If situations or people have ever left you feeling offended, weighed down by baggage or invisible to God, this post is for you. I’m thrilled to have Deidra Riggs share her wisdom with you. For the month of October, she’s been hosting a candid and eye-opening series on race relations that has left me in awe (and searching for tissues). I encourage you to check it out.
Growing up, my parents never gave me the impression there was something I couldn’t do. As far as I was concerned, the sky was the limit. The way I saw it, there were nothing but open doors, smooth roads, and throngs of approving humanity in my future. I knew there were people who didn’t like brown skin, but I figured that was their problem. Not mine.
I made it quite a long way through life before I bumped up against my first little bit of resistance. Part of the reason it took so long may have been the communities in which I had been living in until then. My neighborhood was multicultural. My school was, too. And even though my church was made up of white people, and my family and I were the only people there with brown skin, there were people in that church who loved us deeply and without condition. It was a uniquely safe place to be.
When my parents moved me from public school to a private, Christian school, I was halfway through tenth grade. Suddenly, I was one of only three people with brown skin in my small class of seventy-eight people. And, while my experience in the all-white church had convinced me I was loved just for me, my experience at the private, Christian school threw me for a loop. Maybe it’s just because it was high school, which — we can all agree, right? — has enough challenges of its own.
Whatever the reason, the fact that I was in an entirely different world was obvious to me from Day One. If I’m being honest about it, I didn’t have the tools to deal with the craziness when I was in tenth grade. My confidence in the throngs of approving humanity quickly faded, and I became skeptical. Distrustful, even. And I thought the problem was mine. Not theirs.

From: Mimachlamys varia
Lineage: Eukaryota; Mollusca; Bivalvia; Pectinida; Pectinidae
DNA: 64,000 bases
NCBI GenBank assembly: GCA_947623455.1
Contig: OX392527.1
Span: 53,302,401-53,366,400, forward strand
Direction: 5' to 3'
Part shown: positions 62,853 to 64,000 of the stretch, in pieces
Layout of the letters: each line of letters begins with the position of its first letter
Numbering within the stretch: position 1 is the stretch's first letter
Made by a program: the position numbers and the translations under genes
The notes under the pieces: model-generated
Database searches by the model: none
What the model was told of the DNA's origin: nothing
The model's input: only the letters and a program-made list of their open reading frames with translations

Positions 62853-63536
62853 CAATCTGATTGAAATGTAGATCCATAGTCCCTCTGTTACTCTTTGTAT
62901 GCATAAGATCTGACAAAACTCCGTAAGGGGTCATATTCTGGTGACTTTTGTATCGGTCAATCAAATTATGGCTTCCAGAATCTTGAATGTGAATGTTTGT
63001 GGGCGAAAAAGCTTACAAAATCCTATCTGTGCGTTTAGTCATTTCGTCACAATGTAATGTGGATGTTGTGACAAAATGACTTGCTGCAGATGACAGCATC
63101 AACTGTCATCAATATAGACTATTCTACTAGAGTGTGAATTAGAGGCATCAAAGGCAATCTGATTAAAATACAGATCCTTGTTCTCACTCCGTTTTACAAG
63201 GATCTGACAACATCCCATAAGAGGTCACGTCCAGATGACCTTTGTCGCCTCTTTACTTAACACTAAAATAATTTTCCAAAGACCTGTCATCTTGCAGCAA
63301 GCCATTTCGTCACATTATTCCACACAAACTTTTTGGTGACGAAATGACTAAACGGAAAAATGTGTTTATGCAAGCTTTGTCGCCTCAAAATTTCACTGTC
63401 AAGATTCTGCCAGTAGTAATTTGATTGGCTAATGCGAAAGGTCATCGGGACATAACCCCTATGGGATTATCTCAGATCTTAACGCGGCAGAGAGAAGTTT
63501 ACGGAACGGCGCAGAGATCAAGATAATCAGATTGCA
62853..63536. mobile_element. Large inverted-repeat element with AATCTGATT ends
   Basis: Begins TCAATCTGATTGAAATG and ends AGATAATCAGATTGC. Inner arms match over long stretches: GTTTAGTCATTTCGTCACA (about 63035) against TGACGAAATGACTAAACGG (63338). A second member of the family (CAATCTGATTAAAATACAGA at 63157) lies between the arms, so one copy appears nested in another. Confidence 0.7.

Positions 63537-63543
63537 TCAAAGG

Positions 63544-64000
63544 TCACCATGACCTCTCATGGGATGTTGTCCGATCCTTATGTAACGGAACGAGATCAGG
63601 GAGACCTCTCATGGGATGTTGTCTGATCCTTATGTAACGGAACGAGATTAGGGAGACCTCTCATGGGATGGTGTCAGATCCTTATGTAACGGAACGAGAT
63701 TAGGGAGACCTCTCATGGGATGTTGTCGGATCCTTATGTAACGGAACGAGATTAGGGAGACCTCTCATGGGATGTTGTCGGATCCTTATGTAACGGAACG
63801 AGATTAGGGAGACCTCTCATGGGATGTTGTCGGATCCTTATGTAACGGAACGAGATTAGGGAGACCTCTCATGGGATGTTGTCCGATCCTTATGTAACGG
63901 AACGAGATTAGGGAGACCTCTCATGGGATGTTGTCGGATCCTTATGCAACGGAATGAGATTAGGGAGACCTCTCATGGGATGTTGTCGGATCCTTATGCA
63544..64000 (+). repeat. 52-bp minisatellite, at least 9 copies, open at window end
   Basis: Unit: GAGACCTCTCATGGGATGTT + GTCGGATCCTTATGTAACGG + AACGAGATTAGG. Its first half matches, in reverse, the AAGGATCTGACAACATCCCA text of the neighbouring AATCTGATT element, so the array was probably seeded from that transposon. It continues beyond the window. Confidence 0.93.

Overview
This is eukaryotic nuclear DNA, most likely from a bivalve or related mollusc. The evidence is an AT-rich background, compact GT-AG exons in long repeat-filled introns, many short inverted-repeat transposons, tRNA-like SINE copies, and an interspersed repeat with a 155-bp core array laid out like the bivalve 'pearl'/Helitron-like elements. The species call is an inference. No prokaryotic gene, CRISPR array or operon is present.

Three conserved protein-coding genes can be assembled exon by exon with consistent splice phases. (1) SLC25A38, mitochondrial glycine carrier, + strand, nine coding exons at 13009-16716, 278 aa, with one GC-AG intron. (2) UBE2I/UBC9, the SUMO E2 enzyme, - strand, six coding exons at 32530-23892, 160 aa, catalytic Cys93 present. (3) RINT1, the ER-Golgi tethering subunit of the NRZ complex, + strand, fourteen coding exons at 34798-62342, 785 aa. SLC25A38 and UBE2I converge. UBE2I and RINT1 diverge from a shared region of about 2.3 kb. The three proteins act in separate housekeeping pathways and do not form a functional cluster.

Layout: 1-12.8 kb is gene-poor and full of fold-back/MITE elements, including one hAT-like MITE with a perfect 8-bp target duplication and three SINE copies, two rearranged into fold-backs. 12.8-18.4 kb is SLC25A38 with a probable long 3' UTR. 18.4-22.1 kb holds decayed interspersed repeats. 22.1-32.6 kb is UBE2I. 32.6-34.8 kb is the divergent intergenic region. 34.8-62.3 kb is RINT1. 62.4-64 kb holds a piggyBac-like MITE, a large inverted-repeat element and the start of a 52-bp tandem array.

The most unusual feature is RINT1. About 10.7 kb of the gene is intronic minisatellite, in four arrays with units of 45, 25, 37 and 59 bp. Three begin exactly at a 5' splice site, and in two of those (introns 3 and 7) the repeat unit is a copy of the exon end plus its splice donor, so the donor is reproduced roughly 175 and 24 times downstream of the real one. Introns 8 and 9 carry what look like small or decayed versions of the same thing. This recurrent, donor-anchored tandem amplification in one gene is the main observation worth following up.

That’s where I got it wrong.
It took a long time for me to get it right again. A very long time. I blamed me for way too long, and I took on what belonged to someone else. I thought for sure God didn’t see me. Couldn’t hear me. Wouldn’t love me.
One night, long after I’d graduated from that high school, graduated college, married the man of my dreams, and after I tucked in my first born child, I realized I was carrying the stuff I’d been handed way back in tenth grade. It was a realization that made me cry, all those many years later.
I guess the crying opened up a door in my heart and I could finally hear what God had probably been whispering all along. It’s what I’d known way back when and had forgotten along the way. That night, the words came rushing back, “I have loved you with an everlasting love.” Everlasting. No beginning. No end. Always. No matter what. No matter who.
Maybe you’ve gotten something wrong along the way? Perhaps you’ve taken the responsibility for someone else’s wrong behavior? Have you wondered if you’ve got what it takes to get God’s attention in the midst of it all?
Nothing could be further from the truth. Not for any of us.
Deidra is an East Coast girl living in an empty nest under a great expanse of sky in the American Midwest. She will forever be stunned and amazed by grace. She knows what it’s like to wonder, “Will this marriage survive?” and “Have I totally messed up my kids?” She has a deep appreciation for words in flesh and is passionate about the Word made flesh. She believes in the hopes and dreams of women, and – whether speaking or writing – seeks to use her words to encourage and lift and inspire hope. Deidra is a contributing editor for TheHighCalling.org and writes at Jumping Tandem. She’s also the big dreamer behind Jumping Tandem: The Retreat.